Rachel Daniels as Tzeitel, Bryanna Levac as Hodel and Edna Gill as Chava, were individually and in unison one of the highlights of this production. Each had a beautiful singing voice and onstage was in the reality of their character, feeling and reacting to their circumstances. In their scenes with the young men they fall in love with, these actresses showed the audience, through body language, voice and facial expression, what their character felt in that circumstance and situation. Their scenes together, such as when they danced and sang "Matchmaker", clearly showed the connection these three actresses had with each other and their ability to share that connection with the audience. Individually, their scenes with Tevye will melt the heart of any father. Daniels, as Tzeital, has the added benefit of working opposite of Andrew Guzman as Motel.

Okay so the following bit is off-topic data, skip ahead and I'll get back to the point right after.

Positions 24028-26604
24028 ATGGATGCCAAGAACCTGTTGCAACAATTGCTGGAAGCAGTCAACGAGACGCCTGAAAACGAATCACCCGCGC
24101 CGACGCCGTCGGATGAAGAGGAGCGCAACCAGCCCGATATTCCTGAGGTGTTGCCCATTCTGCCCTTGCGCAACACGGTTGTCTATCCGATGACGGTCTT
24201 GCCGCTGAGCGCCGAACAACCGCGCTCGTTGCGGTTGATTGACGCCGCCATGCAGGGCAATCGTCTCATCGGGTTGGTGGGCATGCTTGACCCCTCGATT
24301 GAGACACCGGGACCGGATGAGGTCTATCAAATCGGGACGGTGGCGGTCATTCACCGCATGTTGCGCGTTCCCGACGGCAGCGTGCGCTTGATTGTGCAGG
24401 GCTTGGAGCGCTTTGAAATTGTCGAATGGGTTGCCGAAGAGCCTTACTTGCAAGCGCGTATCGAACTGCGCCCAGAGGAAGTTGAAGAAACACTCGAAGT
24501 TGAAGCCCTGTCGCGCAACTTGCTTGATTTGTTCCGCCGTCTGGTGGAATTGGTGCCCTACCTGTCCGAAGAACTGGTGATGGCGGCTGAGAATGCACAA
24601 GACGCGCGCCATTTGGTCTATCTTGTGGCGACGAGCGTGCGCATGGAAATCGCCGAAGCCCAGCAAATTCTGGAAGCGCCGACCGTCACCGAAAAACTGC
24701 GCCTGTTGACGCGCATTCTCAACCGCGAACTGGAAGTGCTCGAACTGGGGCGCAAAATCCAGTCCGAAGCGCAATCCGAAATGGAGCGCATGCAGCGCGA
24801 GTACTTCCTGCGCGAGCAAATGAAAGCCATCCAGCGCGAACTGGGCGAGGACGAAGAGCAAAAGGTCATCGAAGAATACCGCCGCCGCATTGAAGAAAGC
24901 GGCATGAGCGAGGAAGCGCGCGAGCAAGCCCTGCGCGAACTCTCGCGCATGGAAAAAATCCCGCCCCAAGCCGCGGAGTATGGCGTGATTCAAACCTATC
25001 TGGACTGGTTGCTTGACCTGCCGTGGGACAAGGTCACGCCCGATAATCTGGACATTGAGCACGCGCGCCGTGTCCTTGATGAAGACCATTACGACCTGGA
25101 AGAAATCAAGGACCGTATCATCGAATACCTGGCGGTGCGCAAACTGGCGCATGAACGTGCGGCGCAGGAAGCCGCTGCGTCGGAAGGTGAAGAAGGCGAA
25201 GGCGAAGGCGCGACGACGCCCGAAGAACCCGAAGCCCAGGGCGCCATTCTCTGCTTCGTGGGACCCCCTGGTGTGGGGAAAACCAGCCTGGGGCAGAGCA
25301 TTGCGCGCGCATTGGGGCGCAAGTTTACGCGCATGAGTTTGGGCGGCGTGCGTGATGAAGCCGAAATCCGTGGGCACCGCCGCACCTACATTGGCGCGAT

Andrew Guzman simply and naturally was Motel, the tailor. He confidently allowed the insecurities of Motel to be apparent in the beginning and then, as the story progressed and Motel developed more confidence, Guzman skillfully showed the many layers of his character.
The ease of interaction and connection that Guzman had with his fellow actors was a pleasure to watch.
Weslee Vance as Perchik seemed stiff and reserved throughout the show, not showing much emotion. However, his dialogue leads the audience to believe he is an activist and very passionate about righting the wrongs of the world and being a force of change. This resulted in a lack of connection between the actions of the actor and the words of the character.